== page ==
The thing about Graham is that he is truly loved in SC. I thought (hoped) that might change with his stupid amnesty push with Kennedy and McCain, but when it didn’t, I saw the writing on the wall. That man will be a SC Senator for as long as he wants the job. Cornyn, I don’t get, but I think he keeps his head down and doesn’t make waves, so Texans vote for the (R). I can’t recall off-hand if he has ever even had a serious primary challenge? By serious, I mean not some lunatic like Christine “I am not a witch” O’Donnell. Geesh, remember her? That whole thing was painful.

          So again, we have to be strategic. Not just run some crazy person who, against a Cornyn, looks even crazier.

          Trump/MAGA has pulled the party in the direction you are noting, and that’s a good thing. We are finally making inroads with voters who should be natural Republican voters (patriotic social and cultural conservatives among blacks, Hispanics and Latinos, etc. who want to achieve the American Dream, who believe in equality of opportunity, not outcome) because Trump remade the party as the one for the forgotten man, the working and lower middle classes the Democrats openly disdained, dismissed, and ignored. That’s a good thing and has to be maintained and built upon.

          I’m curious to see what happens with Liz Cheney. She has to go, and if she is reelected, we are in a far worse spot than I would like.

    Brave Sir Robbin in reply to Frezz in the hizzy. | January 30, 2022 at 6:30 am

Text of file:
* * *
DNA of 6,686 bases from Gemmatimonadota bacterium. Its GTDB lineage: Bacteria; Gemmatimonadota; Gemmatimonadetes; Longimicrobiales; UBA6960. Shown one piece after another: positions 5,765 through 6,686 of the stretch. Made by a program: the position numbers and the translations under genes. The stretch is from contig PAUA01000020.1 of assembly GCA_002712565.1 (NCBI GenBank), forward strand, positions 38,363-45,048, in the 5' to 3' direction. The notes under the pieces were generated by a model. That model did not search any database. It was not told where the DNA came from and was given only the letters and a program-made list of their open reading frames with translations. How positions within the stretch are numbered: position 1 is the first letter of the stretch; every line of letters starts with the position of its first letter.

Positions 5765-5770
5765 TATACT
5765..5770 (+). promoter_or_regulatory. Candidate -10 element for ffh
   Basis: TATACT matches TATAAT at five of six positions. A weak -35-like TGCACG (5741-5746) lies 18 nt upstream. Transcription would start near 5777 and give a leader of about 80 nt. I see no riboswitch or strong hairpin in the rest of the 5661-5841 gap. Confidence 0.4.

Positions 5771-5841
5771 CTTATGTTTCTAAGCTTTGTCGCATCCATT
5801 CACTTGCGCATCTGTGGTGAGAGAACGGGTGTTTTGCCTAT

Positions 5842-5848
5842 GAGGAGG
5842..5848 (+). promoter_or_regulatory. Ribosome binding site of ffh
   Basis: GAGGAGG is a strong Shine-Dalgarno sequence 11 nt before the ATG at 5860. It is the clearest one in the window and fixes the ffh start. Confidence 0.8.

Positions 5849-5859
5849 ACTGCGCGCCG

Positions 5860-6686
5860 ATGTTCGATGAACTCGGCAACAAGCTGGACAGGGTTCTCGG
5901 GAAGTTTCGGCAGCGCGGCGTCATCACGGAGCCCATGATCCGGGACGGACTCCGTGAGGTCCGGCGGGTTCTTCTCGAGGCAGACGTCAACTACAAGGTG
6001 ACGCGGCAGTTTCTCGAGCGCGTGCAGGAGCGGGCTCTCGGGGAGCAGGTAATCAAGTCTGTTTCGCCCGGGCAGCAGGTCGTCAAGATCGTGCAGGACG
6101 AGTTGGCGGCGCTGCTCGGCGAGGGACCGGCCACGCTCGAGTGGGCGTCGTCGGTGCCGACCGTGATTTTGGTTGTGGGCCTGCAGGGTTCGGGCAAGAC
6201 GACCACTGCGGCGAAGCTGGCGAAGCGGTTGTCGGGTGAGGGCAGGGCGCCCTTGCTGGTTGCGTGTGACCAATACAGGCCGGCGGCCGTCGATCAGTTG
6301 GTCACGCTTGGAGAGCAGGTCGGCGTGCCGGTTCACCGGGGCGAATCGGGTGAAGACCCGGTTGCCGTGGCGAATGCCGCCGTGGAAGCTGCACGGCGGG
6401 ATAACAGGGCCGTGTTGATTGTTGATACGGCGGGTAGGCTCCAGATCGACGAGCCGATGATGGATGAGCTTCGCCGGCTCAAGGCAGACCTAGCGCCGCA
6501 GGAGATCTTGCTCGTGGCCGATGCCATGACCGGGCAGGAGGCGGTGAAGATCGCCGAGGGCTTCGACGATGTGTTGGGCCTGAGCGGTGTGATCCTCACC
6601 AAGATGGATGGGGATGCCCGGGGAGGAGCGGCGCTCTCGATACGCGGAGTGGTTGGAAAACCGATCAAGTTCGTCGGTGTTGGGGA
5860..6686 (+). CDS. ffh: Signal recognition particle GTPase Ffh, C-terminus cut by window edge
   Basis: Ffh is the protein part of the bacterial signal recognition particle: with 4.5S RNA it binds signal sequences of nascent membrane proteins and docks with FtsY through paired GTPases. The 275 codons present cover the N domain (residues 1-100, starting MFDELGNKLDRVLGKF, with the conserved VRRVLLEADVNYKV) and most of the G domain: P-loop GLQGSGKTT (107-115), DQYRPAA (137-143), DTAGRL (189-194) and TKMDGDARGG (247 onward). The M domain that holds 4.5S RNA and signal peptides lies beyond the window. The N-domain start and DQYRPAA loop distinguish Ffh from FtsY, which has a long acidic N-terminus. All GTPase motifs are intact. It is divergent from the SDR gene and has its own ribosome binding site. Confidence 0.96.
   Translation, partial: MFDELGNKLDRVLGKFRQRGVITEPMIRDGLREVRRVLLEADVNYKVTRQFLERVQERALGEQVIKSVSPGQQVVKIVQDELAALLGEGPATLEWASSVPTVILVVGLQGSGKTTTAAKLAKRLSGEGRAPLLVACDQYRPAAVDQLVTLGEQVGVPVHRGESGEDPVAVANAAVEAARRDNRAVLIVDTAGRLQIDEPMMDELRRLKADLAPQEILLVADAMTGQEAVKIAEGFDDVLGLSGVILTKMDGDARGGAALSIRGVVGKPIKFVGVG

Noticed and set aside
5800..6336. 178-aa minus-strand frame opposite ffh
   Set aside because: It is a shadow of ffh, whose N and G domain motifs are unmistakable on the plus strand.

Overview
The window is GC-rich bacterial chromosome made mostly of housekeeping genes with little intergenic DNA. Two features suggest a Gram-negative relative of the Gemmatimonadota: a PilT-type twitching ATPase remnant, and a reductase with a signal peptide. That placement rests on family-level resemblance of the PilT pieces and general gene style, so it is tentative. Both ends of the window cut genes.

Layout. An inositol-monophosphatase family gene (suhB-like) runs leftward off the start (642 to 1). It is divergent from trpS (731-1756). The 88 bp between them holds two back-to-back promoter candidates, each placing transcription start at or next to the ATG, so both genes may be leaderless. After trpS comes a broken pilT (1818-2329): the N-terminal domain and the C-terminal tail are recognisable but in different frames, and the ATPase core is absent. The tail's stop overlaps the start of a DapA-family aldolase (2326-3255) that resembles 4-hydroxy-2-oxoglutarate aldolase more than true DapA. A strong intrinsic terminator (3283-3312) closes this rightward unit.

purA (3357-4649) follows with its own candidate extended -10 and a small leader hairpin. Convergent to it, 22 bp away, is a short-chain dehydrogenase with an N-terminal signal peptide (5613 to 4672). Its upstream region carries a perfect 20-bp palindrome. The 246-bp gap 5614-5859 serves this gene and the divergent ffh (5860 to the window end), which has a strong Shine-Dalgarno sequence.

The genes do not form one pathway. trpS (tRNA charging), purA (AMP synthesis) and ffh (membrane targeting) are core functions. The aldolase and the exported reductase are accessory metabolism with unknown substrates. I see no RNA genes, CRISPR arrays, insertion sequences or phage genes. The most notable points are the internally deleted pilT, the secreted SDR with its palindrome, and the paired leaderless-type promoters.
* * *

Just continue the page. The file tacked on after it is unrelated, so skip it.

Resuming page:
This nasty, vile man helped create the modern Democrat party and the current nasty tenor of our times. He promoted and defended the utterly indefensible by destroying anyone who dared to stand for decency or tell the truth.

    To Hell with him, for now and ever more.

    He’s another Bill Maher, horrified at what his past efforts have unleashed.

The Marxists have the ear, if he is making the calls which I doubt, of Sundowner or his puppeteers.
Never Interrupt your enemies when they are making a mistake Napoleon said.

    The_Mew_Cat in reply to Skip. | January 31, 2022 at 1:38 pm

    And I’ll make a prediction right here – the Sundowner will choose the most radical Black woman he can find for the Supreme Court – even when there are other candidates who would get Republican votes.. He will tell us that he is “swinging for the fences”.

I don’t think they can cheat their way out of this mess. I’d love to see the House flip.

Subotai Bahadur | January 29, 2022 at 8:42 pm

Carville may at least partly be right. If they do not move away from the Bolsheviki amongst them, the Democrats may not win any more elections. The thing is, to the Democrats elections are an old fashioned and obsolete way of choosing the leadership of the country.

Subotai Bahadur

One thing left out of all this analysis is the fear factor. Many people (whether left or right) are terrified of the radical left. So they go along with stuff they know is crazy because they’re (correctly) sure that if they don’t, they’ll be destroyed by the crazies.

Interesting races by Carville to bring up.

Because Bitch McConnell and Graham were both worried enough about losing to beg Trump for help.